|OS Support||Supported on the leading Operating systems with the only distinction of NVIDIA hardware must be used||Supported on various Operating Systems|
|Libraries||Has extensive high performance libraries||Has a good number of libraries which can be used on all OpenCL compliant hardware but not as extensive as CUDA|
|Community||Has a larger community||Has a growing community not as large as CUDA|
|Technicalities||Not a language but a platform and programming model that achieves parallelization using CUDA keywords||Does not enable for writing code in C++ but works in a C programming language resembling environment|
How To Choose
When GPU is supported it brings huge great benefits to computing power and apps. With CUDA and OpenCL being the leading frameworks as at the time of writing. CUDA being a proprietary NVIDIA framework is not supported in as many applications as OpenCL, but where it is supported, the support makes for unparalleled performance. While the OpenCL which is supported in more applications does not give the same performance boosts where supported as CUDA does.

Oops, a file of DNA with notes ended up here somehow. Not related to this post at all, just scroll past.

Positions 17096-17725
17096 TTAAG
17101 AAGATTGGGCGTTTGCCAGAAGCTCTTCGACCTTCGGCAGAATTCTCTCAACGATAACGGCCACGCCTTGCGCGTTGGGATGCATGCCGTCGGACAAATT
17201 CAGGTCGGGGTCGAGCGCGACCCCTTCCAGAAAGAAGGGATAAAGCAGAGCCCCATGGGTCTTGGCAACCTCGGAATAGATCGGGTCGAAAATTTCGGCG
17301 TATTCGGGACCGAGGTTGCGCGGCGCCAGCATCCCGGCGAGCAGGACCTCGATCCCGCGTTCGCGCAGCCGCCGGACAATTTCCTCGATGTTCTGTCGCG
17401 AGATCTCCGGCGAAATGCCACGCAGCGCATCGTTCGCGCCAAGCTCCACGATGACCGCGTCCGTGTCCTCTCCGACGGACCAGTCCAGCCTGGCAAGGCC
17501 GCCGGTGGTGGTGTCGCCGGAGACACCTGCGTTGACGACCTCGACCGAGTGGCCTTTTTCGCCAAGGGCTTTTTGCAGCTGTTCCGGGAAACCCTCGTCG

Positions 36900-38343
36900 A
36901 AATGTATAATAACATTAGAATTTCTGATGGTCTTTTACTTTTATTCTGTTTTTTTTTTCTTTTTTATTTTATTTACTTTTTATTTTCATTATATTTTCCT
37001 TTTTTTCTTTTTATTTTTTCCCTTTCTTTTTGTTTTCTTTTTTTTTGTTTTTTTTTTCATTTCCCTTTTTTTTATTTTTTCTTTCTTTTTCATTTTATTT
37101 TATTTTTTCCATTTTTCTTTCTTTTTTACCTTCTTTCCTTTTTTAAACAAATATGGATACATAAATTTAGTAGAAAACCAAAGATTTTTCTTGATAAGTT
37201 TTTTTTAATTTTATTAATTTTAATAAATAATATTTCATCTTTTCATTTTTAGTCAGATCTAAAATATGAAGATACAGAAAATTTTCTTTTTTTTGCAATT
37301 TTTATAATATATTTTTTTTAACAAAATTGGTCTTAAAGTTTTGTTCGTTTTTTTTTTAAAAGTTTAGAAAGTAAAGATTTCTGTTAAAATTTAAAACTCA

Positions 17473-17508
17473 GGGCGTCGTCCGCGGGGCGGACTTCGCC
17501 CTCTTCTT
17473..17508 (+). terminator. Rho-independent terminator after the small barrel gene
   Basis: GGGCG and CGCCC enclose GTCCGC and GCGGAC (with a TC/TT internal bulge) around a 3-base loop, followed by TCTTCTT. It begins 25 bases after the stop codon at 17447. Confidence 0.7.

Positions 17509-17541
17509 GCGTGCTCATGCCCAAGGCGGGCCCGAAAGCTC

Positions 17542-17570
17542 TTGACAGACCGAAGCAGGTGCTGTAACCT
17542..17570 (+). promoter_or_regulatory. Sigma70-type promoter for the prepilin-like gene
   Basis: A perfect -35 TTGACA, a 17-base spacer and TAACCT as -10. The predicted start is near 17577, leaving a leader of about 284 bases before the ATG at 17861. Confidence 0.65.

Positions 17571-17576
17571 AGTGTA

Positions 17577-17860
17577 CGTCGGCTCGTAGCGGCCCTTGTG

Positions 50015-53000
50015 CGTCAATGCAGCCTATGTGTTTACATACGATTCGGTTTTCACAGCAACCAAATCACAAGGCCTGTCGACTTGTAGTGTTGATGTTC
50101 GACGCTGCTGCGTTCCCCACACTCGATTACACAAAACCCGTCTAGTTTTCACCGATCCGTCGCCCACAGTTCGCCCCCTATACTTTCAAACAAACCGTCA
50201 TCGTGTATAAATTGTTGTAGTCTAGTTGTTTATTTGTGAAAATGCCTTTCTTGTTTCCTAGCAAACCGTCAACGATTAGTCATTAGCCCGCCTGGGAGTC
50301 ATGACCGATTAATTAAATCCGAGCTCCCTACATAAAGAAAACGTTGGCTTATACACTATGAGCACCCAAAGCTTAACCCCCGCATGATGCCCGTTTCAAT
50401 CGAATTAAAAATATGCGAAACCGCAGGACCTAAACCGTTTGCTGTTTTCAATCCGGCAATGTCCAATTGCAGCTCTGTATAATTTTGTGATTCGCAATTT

NVIDIA GPUs (newer ones) while being CUDA supported have strong OpenCL performance for the instances CUDA is not supported. The general rule of thumb being that if on the instance a great majority your choice of apps and hardware are all OpenCL supported then OpenCL should be the choice for you.
No matter what you decide on Incredibuild can help you turbocharge your compilations and tests leading to better computing, be it in content creation, machine learning, signal processing, and tons of other computer-intensive workloads. A look at our case study with MediaPro is an example of how we can accelerate your compilations and tests to a fraction of the time (in this case more than 6 times faster).